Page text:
The American pika: a model species to study biotic responses to climate change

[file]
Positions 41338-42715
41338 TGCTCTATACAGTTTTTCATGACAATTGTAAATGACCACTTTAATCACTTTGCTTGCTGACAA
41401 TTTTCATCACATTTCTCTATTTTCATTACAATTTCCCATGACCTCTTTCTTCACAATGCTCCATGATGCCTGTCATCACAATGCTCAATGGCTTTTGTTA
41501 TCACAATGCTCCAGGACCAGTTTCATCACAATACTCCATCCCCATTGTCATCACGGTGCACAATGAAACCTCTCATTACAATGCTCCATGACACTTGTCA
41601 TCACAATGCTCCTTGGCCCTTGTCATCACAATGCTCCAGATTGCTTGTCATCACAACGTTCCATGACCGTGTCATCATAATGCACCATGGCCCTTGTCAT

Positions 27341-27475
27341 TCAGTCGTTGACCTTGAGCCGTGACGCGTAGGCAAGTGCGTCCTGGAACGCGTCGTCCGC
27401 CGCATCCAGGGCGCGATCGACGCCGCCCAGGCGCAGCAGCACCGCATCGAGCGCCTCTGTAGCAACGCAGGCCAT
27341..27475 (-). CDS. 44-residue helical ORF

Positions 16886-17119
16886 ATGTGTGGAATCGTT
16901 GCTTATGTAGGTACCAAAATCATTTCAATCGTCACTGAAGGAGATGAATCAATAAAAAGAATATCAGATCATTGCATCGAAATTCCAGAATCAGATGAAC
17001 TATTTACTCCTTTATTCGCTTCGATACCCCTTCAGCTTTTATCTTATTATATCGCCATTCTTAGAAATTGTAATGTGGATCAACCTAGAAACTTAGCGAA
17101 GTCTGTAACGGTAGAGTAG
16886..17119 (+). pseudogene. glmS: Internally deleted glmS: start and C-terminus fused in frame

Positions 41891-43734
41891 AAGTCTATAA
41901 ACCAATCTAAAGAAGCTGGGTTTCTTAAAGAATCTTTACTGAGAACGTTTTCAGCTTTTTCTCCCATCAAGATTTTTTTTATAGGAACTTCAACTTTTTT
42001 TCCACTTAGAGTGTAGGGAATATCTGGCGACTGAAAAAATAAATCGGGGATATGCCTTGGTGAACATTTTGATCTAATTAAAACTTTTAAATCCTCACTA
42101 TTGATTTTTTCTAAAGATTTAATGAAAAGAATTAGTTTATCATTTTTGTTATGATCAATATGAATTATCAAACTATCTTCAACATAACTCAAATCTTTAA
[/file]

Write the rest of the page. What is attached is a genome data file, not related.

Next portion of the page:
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PowerPoint Presentation Philippe Henry, November 21st 2011The American pika: a model species to study biotic responses to climate changePhilippe HenryNRESi Colloquium SeriesSeptember 27th 2013, UNBC, PG, BC.THANK YOU ALLAN. IT IS A GREAT PLEASE TO BE ABLE TO PRESENT SOME OF THE RESEARCH I HAVE DONE/ AND CONTINUED TO DO ON PIKAS. MY TALK TODAY WILL FOCUS ON INTRODUCING THE AMERICAN PIKA AS A MODEL SYSTEM TO STUDY BIOTIC RESPONSES TO CLIMATE CHANGE AND HOW SOME OF THE RESULTS OF MY WORK COULD BE APPLIED TO GUIDE WILDLIFE CONSERVATION IN A CHANGING CLIMATE.1American pika biology & climate changeUBC-O/UofC research in BC Coast MntsApplications to Management and future directionsEnough time for questionsHERE IS HOW THE TALK IS STRUCTURED. I HAVE USED DIFFERENT COLORS TO REPRESENT THE DIFFERENT PARTS OF MY TALK.2What is a Pika?A small relative of rabbits and hares:Order lagomorphaWHY IS THIS IMPORTANT? WELL YOU MAY NOT KNOW THAT, BUT THE RABBIT HAS BEEN ENTIRELY SEQUENCED, deep coverage draft 7X coverage - 3500MBASE, 21 CHROMOSOMES, MEANING THAT PIKAS ARE A GENOME ENABLED SPECIES3LIKE RABBITS, PIKAS DO NOT HIBERNATE AND REMAIN ACTIVE THROUGHOUT THE YEAR. IN WINTER, RELYING ON A HEAVY BLANKED OF SNOW TO SHELTER THEN FROM ENVIRONMENTAL EXTREMES. ALTHOUGH A GOOD BUNCH OF SNOW IS A GOOD INSULATOR, SUB-NIVAL TEMPERATURES ARE NEVERTHELESS COLD AS YOU CAN IMAGINE. THIS IS AN ISSUE FOR PIKAS SINCE THEY HAVE A RELATIVELY SMALL BODY SIZE AND THUS LOOSE HEAT MORE RAPIDLY THAN THEIR LARGER COUSINS. TO DEAL WITH THE VAGARIES OF THE ENVIRONMENTS THEY INHABIT, PIKAS HAVE EVOLVED A VERY HIGH RESTING METABOLIC RATE TO KEEP THEM WITHIN THEIR THERMAL LIMIT IN WINTER, BUT THIS ALSO MEANS THAT THEY ARE VERY SUCCESPTIBLE TO OVERHEATING IN SUMMER. the body temperature of a pika is near its thermal maximum: the resting temperature is 40 deg C, but the lethal temperature is 43 deg C. They also lack heat dissipatingmechanisms like panting. Theyve been shown to die of hyperthermia aftereven brief exposure to moderately high temperatures: 26 to 28 deg C.*** LIKE RABBITS, generalist herbivores, HINDGUT FERMENTERS, HAVE BEEN REFFERED TO AS MICRO-UNGULATES.4FROM THE PREVIOUS SLIDE YOU REMEMBER THAT PIKA SPENT THEIR WINTERS UNDER THE SNOW AND SO RESORT TO A HEAVY DOSE OF FOOD HOARDING DURING THE SUMMER MONTHS IN ORDER TO STASH ENOUGH ENOUGH RESERVES FOR THE WINTER. THAT VARIED VEGETATION IN HAYPILES LIKE THE ON YOU SEE ON THIS PHOTO. 5ONE OF THE MOST IMPORTANT ASPECTS OF PIKAS IS THAT THEY ARE Habitat specialists! Talus slopes, rocks slopes of various shapes. THIS HAS SEVERAL IMPLICATIONS. FIRST, THAT MAKES PIKAS EASY TO FIND. IN THIS EXAMPLE HERE IS A SATTELLITE IMAGE FROM GOOGLE EARTH WHICH I USE TO SCOPE OUT POTENTIAL SITES, THE STAR REPRESENTS THE PLACE WHERE THE PHOTO WAS TAKEN THE SUMMER AFTER. SO EASY TO FIND, EVEN FROM YOUR DESK!!!THIS TYPE OF HABITAT IS NOT CONTINUOUS, AND IS NATURALLY FRAGMENTED.ANOTHER THING IS THAT TALUS PROVIDES SHELTER FROM PREDATORS AS WELL AS ENVIRONMENTAL EXTREMES.6ANOTHER GREAT THING ABOUT PIKAS IS THEIR High probability of detection! THERE ARE SEVERAL REASONS FOR THAT. FIRST, PIKAS ARE HIGHLY TERRITORIAL AND ACTIVELY DEFEND THEIR TERRITORIES WITH VOCALIZATIONS, MY TITLE IMAGE WAS A PIKA ACTIVELY TELLING ME TO GET OUT OF HIS/HER TERRITORY, SAME HERE ANOTHER GREAT THING IS THOSE HAYPILES THAT WE TALKED ABOUT, EASY TO FIND. AND LATRINE SITES COVERED IN PEPPERCORN SIZED PELLETS. ALSO GREAT INDICATOR OF PAST OCCUPANCY IN CASE SITE IS EXTIRPATED. Ideal species for patch occupancy modelling7Two species in North AmericaBEFORE I GO ANY FURTHER, I WANT TO STATE THAT FACT THAT THERE ARE TWO SPECIES IN NA. THE MOUNTANOUS AREAS OF EURASIA ARE THE SITES OF ORIGIN OF THESE LITTLE GUYS WITH 28 PIKA SPECIES FOUND ON THAT CONTINENT. The ancestor of these wonderful lagormorph species travelled across the bearing strait during THE MIOCENE (5-20MYA) and differentiated sometime before the pleistocene and this was the classic story. UNTIL RECENTLY IT WAS THOUGHT THAT THE AMERICAN PIKAS WAS A DESCENDANT FROM ITS NORTHERN NEIGHBOR AS HAS BEEN THE CASE FOR A NUMBER OF NORTH AMERICAN TAXA8Collared pikaPostglacial re-colonization occurred South to North Not North to south as previously thoughthost-parasite comparative phylogeographical (HPCP) approach to evaluate one such history, by testing competing biogeographic hypotheses for five lineages of host-specific parasites shared by the collared pika (Ochotona collaris) and American pika (Ochotona princeps) of North America. THIS IS NOT NECESSARILY CENTRAL TO MY TALK, BUT I FIGURED I WOULD MENTION IT AS IT IS A REALLY NEAT CASE OF USING PARASITE TO REVEAL CRIPTIC BIOGEOGRAPHIC PATTERNS IN HOST SPECIES. 5 SPECIES OF PARASITES9Definitive taxonomybased on: mtDNA Vocalizations MorphometricsGOING BACK TO THE AMERICAN PIKA, SO SOUTH OF WHERE WE ARE ANOTHER GREAT THINGS ABOUT PIKAS IS THAT THERE TAXONOMY HAS BEEN INTENSELY STUDIES AND REACHED A CLIMAX WITH THIS 2010 REVISION OF THE SUB-SPECIFIC TAXONOMY! Compared to previously descirbed 36 subspecies/10 in BC!!!!10Range retraction- 30% extirpated- 145 m upslope migration/decadeDrivers of extirpation- Snowpack ~ cold temperature- Summer temperature- ElevationIT IS COMMONLY ACKNOWLEDGED IN THE LITERATURE THAT CLIMATE CHANGE HAS LED AND WILL LEAD TO SHIFTING DISTRIBUTIONS IN A NUMBER OF SPECIES. PIKAS ARE NO EXCEPTIONS, HERE IS THE LAST OF A SERIES OF PAPERS THAT DEMONSTRATES 30% LOCAL EXTIRPATION IN PIKA POPULATIONS FROM THE GREAT BASIN USA. THEY REVISITED HISTORICAL SITES OF KNOWN PIKA OCCURANCE FROM LAST CENTURY IN 1999 AND 2008.. ALSO MODELLED THE DRIVERS OF EXTIRPATION IN THIS SYSTEM AND.previous estimate from Parmesan and Yohe, 2003: 6m per per decadeChronic mean annual temp. ACUTE MIN WINTER TEMP AND MAX SUMMER TEMP.11EvolutionVolume 63, Issue 11, pages 2848-2863, 3 AUG 2009 DOI: 10.1111/j.1558-5646.2009.00803.xhttp://onlinelibrary.wiley.com/doi/10.1111/j.1558-5646.2009.00803.x/full#f5Figure 5. Ecological niche models (ENM) showing the predicted distribution of Ochotona princeps under (A) last glacial maximum (LGM),(B) current, and (C) future climatic conditions. Distributions are shown at 0.1 (light gray) and 0.5 (dark gray) probability thresholds. Thevisible area in all maps is 103 to 130 W and 30 to 60 N. Note that the continental margin depicted on the LGM map differs from theothers because sea levels were lower during glacial periods. On the LGM map, the approximate extent of the continental ice sheet andmontane glaciers (P ewe 1983; Porter et al. 1983) and full-pluvial lakes (Baker 1983; Smith and Street-Perrott 1983) are masked in white.Open triangles indicate fossil pika localities that date to the Late Pleistocene and Holocene (Mead 1987; Hafner 1993; Grayson 2005). Onthe current conditions map, open circles indicate localities used to train and test the ENM.12Field siteLoarie, predicted probability of extirpation for 21st century (red is high).1314LOCATION OF BELLA COOLA VALLEY, DARK GREY AREAS REPRESENT THE DISTRIBUTION OF AMERICAN PIKAS. ONE THING YOU WILL NOTICE RIGHT AWAY IS THAT THESE STUDY SITES ARE NEAR THE NORTHERN LIMIT OF PIKA DISTRIBUTION AND ONE NEAT THING ABOUT THIS VALLEY IS THAT PIKA ARE DISTRIBUTED ALONG ELEVATION GRADIENTS, FROM SEA LEVEL TO ABOUT 1500M.Elevation gradients: The Hill Henry et al. (2012) Northwest Science15THESE ELEVATION GRADIENTS WERE USED AS SURROGATES FOR THE FORCASTED CLIMATE CHANGES FOR THE REGION IN A SPACE FOR TIME NATURAL EXPERIMENT. HERE IS THE EXAMPLE OF ONE GRADIENT WHERE WE SET TEMPERATURE LOGGERS TO MONITOR AMBIANT AND TALUS TEMPERATURES. Average of 7C difference from top to bottom of transect. Temperature loggers along elevation gradient, Natural experimentThree elevation transects as surrogates for predicted climate change. Space for time!!!Noninvasive samplingHenry & Russello (2011) European Journal of Wildlife Research; Henry et al. (2011) Journal of Visualized Experiments16MY INTEREST WAS TO SHED LIGHT ON THE ASSOCIATION BETWEEN GENETIC VARIATION AND ENVIRONMENTAL CONDITIONS. I THUS REQUIRED A MEANS TO SAMPLE A LARGE NUMBER OF PIKAS. LIFE TRAPPING CAN BE COMPLICATED WITH THIS SPECIES, SO I EXPERIEMENTED WITH NONINVASIVE SAMPLING. AND THIS IS WHAT WE CAME UP WITH. THE BEAUTY ABOUT THIS SNARE IS THAT IT REQUIRES NOTHING MORE THAN A ROLL OF PACKING TAPE, PRETT EASY TO HAUL AROUND.Noninvasive samplingHenry & Russello (2011) European Journal of Wildlife Research; Henry et al. (2011) Journal of Visualized Experiments17Noninvasive sampling18This is what a successful hair snag should look like, the hair collected will be stored in tubes or paper envelopes and stored at -20 in a liquid nitrogen dewer until the samples are returned to the lab for molecular work.This is called noninvasive genetic sampling. That means that you dont need to capture the animals any longer, you can simply invent ways to collect biological material from them for your studies. This is very often used in studies of endangered species since researchers want to have the least negative effect on these species!Noninvasive samplingin action19This is what a successful hair snag should look like, the hair collected will be stored in tubes or paper envelopes and stored at -20 in a liquid nitrogen dewer until the samples are returned to the lab for molecular work.This is called noninvasive genetic sampling. That means that you dont need to capture the animals any longer, you can simply invent ways to collect biological material from them for your studies. This is very often used in studies of endangered species since researchers want to have the least negative effect on these species!Hair samples = DNA20This is what a successful hair snag should look like, the hair collected will be stored in tubes or paper envelopes and stored at -20 in a liquid nitrogen dewer until the samples are returned to the lab for molecular work.This is called noninvasive genetic sampling. That means that you dont need to capture the animals any longer, you can simply invent ways to collect biological material from them for your studies. This is very often used in studies of endangered species since researchers want to have the least negative effect on these species!Hill LOW Elevation21Open circles represents admixed individuals and full circles represent migrants. There is evidence for migration between the low elevation populations from the Hill, and evidence for downhill migration in nusatsum, but no evidence for uphill migrations2. Genetic basis of adaptation across elevation gradientsMETHODSEnvironmental variablesClimateBC:Altitude (ALT)Mean annual temperature (MAT)Mean annual precipitation (MAP)Precipitation as Snow (PAS)Summer mean maximum temperature (Tmax)Winter mean minimum temperature (Tmin)22THE NEXT STEP IS TO INVESTIGATE WHETHER ADAPTATIONS CAN BE FOUND AT THE GENETIC LEVEL IN THIS SYSTEM. Environmental driversMAP, PAS, Tmax, Tmin ~23Linear regression of the frequency of E31T37_104 against mean annual precipitation (MAP), depicting a significant negative relationship (=0.84, F-test, F=47.27, DF=8, P=0.0001) across the longitudinal gradient from coast to interior.10 were correlated with MAP, seven with PAS, and three with Tmax and TminMidHighEnvironmental drivers Tmax, Tmin, MAP, PASLow~24Linear regression of the frequency of E38T32_136 against summer mean maximum temperature (Tmax), depicting a significant negative relationship (=0.82, F-test, F=23, DF=6, P=0.009) across the Hill elevation gradient. Tmax was associated with four outliers, followed by Tmin (three loci), MAP (two loci), and PAS (one locus)What are proximate causesDirect:Temperature cold (~quality of snowpack) and heat stressIndirect:Precipitation effect on vegetation and snowpackBiotic interactions:Competition other mammals moving uphillPredation/Parasitism25Climate might affect pikas directly through thermal stress. Most attention has focused on this thermal stress because, even at rest, the body temperature ofa pika is near its thermal maximum: the resting temperature is 40 deg C, but the lethal temperature is 43 deg C. They also lack heat dissipatingmechanisms like panting. Theyve been shown to die of hyperthermia after even brief exposure to moderately high temperatures: 26 to 28 deg C.Applications to ManagementAssisted migrationIf circumventing climate-driven extinction is a conservation priority, then assisted migration must be considered a management option. 26First steps Banff Monitoring programCounting hay pilesHair snaresRemote camerasIf circumventing climate-driven extinction is a conservation priority, then assisted migration must be considered a management option. 27First steps Banff Monitoring program28Future directionExtend sampling and Monitoring programIn the first place Canadian Rockies293 low elevation(1 site )3 high elevation(1 site )normalized cDNA library construction454 GS FLX Titanium (Gnome Qubec )~25,000 SNPs identified-liver, heart, gill, testes, olfactory bulbs - Pooled approach30-liver, heart, gill, testes, olfactory bulbs - Pooled approach31The sea level pikas32